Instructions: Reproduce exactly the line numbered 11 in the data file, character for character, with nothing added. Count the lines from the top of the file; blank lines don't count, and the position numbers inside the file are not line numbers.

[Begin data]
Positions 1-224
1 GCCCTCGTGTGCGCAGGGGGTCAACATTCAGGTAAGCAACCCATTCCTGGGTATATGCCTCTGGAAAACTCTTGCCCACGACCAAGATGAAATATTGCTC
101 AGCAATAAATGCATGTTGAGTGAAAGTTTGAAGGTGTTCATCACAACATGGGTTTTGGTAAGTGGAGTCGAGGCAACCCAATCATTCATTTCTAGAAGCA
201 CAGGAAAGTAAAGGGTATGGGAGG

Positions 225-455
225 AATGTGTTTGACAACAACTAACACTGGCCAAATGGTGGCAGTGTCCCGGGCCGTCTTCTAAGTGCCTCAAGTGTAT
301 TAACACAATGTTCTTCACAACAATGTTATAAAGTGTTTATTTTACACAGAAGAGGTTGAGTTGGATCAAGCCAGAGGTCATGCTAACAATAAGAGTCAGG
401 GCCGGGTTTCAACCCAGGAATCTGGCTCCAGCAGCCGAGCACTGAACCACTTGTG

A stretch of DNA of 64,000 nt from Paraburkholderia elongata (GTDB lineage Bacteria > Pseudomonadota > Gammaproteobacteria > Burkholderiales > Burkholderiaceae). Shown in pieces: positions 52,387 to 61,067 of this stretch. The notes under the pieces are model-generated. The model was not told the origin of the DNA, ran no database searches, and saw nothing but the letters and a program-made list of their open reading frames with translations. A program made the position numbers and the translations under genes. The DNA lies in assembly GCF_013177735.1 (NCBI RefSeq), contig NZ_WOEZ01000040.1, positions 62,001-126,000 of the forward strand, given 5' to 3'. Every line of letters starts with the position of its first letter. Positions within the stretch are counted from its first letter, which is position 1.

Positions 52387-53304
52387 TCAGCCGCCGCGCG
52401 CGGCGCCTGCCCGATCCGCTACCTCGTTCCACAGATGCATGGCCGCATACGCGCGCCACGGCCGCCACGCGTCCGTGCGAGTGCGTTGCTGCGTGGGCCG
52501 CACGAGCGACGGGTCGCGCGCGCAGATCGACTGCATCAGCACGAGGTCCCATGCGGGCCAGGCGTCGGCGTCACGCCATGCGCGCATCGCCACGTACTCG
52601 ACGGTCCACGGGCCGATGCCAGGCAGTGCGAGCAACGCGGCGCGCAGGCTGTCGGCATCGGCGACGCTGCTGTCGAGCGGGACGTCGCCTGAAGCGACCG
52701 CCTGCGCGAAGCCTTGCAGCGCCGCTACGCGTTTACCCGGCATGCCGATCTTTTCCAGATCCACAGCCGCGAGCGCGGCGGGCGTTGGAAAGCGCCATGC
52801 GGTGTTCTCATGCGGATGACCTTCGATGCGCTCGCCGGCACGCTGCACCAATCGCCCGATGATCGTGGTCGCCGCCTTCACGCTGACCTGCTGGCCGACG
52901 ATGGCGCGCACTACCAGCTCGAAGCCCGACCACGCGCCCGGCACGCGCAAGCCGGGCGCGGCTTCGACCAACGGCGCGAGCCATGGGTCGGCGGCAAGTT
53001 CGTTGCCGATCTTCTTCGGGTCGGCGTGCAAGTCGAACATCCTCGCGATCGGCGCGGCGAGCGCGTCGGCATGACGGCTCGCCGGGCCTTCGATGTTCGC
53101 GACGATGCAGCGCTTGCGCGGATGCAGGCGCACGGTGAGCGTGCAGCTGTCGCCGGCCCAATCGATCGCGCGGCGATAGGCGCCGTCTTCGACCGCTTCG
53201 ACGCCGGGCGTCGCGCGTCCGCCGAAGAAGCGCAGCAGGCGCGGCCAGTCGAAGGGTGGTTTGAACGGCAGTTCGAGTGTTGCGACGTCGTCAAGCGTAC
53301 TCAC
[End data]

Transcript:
52387 TCAGCCGCCGCGCG